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“By the time you’re 35…” Young Clergy Women Edition

If you’re anywhere around age 35, you’ve probably heard by now that you should have twice your annual salary saved for retirement. You’ve likely also enjoyed the many responses to that sage advice, including the despair shared by a generation facing widespread financial uncertainty and a rapidly changing employment landscape. Young clergy women came up with our own list. Enjoy!

– By the time you’re 35, you should have had at least ten well-meaning people stop you and say something derogatory about your age. “I’m not calling you ‘mother,’ I have granddaughters your age.” “Thank you for your little talk [sermon] this morning!”

– By the time you’re 35, you should have at least 50 years of church experience.

– By the time you’re 35, you will have accrued more ordained experience than most male cardinal rectors, to your shock.

– By the time you’re 35, don’t worry. You’ll still be “a young person” for another 15 years.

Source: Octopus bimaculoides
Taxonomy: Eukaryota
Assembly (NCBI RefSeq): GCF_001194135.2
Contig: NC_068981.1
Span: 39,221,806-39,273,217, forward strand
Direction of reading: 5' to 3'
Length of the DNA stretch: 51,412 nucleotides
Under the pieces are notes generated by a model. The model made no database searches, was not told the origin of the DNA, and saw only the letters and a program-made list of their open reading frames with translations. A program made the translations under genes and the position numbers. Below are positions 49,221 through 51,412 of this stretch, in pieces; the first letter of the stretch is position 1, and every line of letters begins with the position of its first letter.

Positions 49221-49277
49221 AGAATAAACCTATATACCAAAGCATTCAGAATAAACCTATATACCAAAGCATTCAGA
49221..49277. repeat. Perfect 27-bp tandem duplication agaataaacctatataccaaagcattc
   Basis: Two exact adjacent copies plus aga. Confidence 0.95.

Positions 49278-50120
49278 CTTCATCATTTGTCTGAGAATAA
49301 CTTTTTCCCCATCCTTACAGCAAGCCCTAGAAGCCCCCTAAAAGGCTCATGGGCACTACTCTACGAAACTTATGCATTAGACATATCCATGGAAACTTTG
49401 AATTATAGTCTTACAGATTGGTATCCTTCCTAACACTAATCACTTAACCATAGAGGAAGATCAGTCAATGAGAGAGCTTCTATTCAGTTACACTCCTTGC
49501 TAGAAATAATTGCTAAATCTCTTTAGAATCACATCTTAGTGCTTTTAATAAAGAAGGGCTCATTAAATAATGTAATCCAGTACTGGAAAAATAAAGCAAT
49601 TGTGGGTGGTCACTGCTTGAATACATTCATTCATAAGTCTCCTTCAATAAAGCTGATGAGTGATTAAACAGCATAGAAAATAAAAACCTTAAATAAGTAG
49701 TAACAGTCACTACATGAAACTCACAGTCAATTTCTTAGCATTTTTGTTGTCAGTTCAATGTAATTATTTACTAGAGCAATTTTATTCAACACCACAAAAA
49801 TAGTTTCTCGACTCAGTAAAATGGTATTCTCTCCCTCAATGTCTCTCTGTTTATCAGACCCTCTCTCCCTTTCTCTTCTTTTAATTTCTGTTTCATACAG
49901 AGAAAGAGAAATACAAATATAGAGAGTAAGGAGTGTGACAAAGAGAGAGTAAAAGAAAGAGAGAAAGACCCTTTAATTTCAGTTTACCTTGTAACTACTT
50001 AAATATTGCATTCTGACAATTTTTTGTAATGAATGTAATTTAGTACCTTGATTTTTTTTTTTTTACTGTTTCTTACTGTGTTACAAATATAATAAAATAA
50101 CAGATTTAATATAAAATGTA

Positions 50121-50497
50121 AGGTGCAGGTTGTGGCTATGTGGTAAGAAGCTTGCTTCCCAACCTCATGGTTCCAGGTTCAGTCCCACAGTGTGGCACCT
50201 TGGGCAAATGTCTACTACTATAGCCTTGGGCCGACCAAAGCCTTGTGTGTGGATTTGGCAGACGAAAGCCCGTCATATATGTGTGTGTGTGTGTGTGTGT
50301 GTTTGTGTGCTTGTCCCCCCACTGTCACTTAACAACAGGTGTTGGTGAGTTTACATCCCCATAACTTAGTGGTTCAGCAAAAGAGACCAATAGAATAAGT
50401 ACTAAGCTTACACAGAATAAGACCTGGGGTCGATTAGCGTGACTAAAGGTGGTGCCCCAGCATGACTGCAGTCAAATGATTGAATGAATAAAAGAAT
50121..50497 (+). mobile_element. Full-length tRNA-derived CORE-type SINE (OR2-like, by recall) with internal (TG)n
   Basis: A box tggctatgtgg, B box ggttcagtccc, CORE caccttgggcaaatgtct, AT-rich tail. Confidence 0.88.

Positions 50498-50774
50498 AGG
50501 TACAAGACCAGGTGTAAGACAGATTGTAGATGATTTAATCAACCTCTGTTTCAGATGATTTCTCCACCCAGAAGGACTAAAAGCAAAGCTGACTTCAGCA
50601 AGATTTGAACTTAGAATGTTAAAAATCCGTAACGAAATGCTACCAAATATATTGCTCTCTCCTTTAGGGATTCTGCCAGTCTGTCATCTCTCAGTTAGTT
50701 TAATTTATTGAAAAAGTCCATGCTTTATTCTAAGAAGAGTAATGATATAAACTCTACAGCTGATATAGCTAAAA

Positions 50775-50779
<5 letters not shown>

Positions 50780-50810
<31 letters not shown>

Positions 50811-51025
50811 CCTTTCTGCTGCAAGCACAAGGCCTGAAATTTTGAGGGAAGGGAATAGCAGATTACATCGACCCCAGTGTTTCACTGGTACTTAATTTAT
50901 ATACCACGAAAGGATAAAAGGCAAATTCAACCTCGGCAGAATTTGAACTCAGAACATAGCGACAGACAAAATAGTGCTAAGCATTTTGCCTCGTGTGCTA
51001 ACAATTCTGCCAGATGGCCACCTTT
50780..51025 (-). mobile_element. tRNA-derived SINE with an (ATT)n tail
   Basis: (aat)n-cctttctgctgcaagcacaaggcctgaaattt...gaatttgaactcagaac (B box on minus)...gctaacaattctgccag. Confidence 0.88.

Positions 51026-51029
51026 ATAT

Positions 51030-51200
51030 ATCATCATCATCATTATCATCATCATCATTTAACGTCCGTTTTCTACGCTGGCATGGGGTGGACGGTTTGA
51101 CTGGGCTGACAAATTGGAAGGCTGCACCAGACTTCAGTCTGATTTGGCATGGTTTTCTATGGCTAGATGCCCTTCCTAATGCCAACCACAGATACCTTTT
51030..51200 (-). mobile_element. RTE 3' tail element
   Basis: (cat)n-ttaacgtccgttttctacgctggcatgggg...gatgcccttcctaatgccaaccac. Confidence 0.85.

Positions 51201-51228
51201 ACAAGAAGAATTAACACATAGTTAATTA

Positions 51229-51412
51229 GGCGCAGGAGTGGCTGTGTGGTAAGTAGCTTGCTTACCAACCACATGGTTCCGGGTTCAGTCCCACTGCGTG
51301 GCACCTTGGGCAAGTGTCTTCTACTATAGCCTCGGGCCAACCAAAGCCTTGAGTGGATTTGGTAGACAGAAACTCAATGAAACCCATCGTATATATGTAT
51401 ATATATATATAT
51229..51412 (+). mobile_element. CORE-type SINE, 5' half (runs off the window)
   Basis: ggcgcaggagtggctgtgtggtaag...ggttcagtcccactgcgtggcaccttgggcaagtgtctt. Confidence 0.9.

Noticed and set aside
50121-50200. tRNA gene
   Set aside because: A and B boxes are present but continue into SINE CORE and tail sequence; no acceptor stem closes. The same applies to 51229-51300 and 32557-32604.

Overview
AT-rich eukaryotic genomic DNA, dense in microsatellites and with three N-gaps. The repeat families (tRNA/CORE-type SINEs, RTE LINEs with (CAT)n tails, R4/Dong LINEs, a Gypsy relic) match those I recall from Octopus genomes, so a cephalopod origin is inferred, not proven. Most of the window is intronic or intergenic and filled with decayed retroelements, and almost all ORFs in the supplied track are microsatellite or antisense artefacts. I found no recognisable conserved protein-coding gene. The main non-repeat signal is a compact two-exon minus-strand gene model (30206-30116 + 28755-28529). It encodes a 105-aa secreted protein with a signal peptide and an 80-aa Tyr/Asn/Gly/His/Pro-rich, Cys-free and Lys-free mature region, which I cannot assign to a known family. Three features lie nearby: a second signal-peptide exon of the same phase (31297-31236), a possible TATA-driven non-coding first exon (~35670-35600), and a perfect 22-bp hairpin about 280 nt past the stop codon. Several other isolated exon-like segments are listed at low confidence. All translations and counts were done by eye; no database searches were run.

– By the time you’re 35, you’ll still be told you “look like a teenager,” and are “too young to be a pastor,” but also hear “why you didn’t ever get married and/or have kids?” because obviously, you are too ancient to do that now.

– By the time you’re 35, you will have lived more years on this earth than Jesus Christ. Congratulations!

– By the time you’re 35, you should have published at least one book.

– By the time you’re 35, still no one will care what you say because you’re still a woman.

– By the time you’re 35, you should know at least five local male colleagues your age with your same level of experience who have larger, better-paying, or more prestigious calls than you…or are going to get another degree … who all are married, with three kids under the age of 6…. and who are writing a book.

– By the time you’re 35, you’ll see just how many of those male colleagues, especially ones who consider themselves to be feminists or allies with clergy women, don’t see a problem with the discrepancies between their careers and those of their female colleagues, or don’t think that the patriarchy benefitted has them in their careers.

– By the time you’re 35 you will have been ordained, had three pastoral positions, earned your PhD & written a book and people will still have problems with addressing you as ‘Rev’ and ‘Dr.’

– By the time you’re 35, you will not yet be old enough for congregation members to take you seriously, yet you will also be too old for denominational authorities to count you as one of those elusive and highly desired “young people.”